More Than a Wall

Five ways in which Republicans can help create better immigration policy

By William W. Chip on October 13, 2022

National Review, October 13, 2022

In the latter half of the 20th century, the Democratic and Republican Parties were split on immigration, with unionized Democrats and traditionalist Republicans favoring less, while leftist Democrats and business-oriented Republicans favored more. Those days are past. The 21st century’s “Great Awokening” has transformed the Democrats into a virtual open-borders party, while the GOP has been shifting toward immigration restrictionism, largely because of former president Donald Trump’s discovery in 2016 that nothing brought more cheers from GOP audiences than a commitment to controlling immigration. His discovery accords with a 2021 Cato Institute poll finding that 81 percent of Americans wanted less immigration and 59 percent would cut it by half or more. Such sentiments also help explain why President Biden’s opening of the borders is so unpopular.

The history of U.S. immigration policy is short and simple. In the century after securing independence, the United States received relatively few immigrants even though it imposed almost no limits. Then the 1880s saw a “Great Wave” of immigration, fueling America’s expanding industrial and agricultural sectors. As immigration continued, opposition developed, and in 1924 Congress enacted quotas, giving preference to Western European immigrants. Immigration flows remained modest until 1965, when Congress passed the Immigration and Nationality Act, replacing 1924’s ethnic quotas with preferences favoring spouses, children, and siblings of U.S. citizens. The ensuing explosion in non-European immigration motivated Congress to increase the quotas in 1990, but those enlarged quotas were soon overwhelmed.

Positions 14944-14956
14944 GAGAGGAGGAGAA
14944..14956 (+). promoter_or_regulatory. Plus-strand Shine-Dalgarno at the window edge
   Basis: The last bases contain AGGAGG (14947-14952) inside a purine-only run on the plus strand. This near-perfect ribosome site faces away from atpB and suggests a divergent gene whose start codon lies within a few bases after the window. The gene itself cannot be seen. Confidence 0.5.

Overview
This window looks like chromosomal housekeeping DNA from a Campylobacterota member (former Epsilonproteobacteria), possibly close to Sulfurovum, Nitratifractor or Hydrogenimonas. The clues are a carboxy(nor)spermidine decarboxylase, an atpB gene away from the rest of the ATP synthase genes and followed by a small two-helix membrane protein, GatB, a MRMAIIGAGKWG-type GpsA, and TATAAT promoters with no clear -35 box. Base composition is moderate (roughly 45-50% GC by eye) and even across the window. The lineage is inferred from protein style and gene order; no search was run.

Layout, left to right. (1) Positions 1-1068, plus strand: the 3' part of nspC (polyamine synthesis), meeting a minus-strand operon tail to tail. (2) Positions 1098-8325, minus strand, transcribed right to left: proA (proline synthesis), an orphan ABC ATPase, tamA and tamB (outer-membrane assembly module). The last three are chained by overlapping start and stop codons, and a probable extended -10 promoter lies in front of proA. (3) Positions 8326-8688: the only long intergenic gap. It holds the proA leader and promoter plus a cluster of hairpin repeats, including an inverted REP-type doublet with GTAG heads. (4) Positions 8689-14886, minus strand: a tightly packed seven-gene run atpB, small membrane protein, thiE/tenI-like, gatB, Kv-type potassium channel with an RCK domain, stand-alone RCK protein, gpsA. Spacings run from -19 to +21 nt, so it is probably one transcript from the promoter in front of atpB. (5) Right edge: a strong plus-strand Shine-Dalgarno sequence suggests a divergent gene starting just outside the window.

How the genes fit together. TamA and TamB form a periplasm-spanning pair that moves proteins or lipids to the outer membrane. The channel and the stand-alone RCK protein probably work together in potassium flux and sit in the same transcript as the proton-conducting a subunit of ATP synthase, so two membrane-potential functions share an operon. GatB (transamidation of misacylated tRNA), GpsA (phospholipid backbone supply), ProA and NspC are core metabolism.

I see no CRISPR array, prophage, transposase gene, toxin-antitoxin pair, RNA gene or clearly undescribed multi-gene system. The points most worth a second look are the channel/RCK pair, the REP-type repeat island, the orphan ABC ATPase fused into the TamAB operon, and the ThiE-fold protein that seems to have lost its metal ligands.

This challenge was the main topic of the mid-1990s Commission on Immigration Reform, chaired by Barbara Jordan, a former Democratic U.S. representative from Texas and the first African-American woman elected to Congress from the South. The Jordan commission concluded that family-based preferences were unworkable because they led to an endless, exploding migration “chain,” as earlier arrivals sponsored their relatives, who in turn sponsored relatives of their own. The commission proposed capping legal immigration at 550,000 annually, limiting family migration to spouses and children of U.S. citizens and lawful permanent residents, and allocating any remaining visas to immigrants with valuable skills.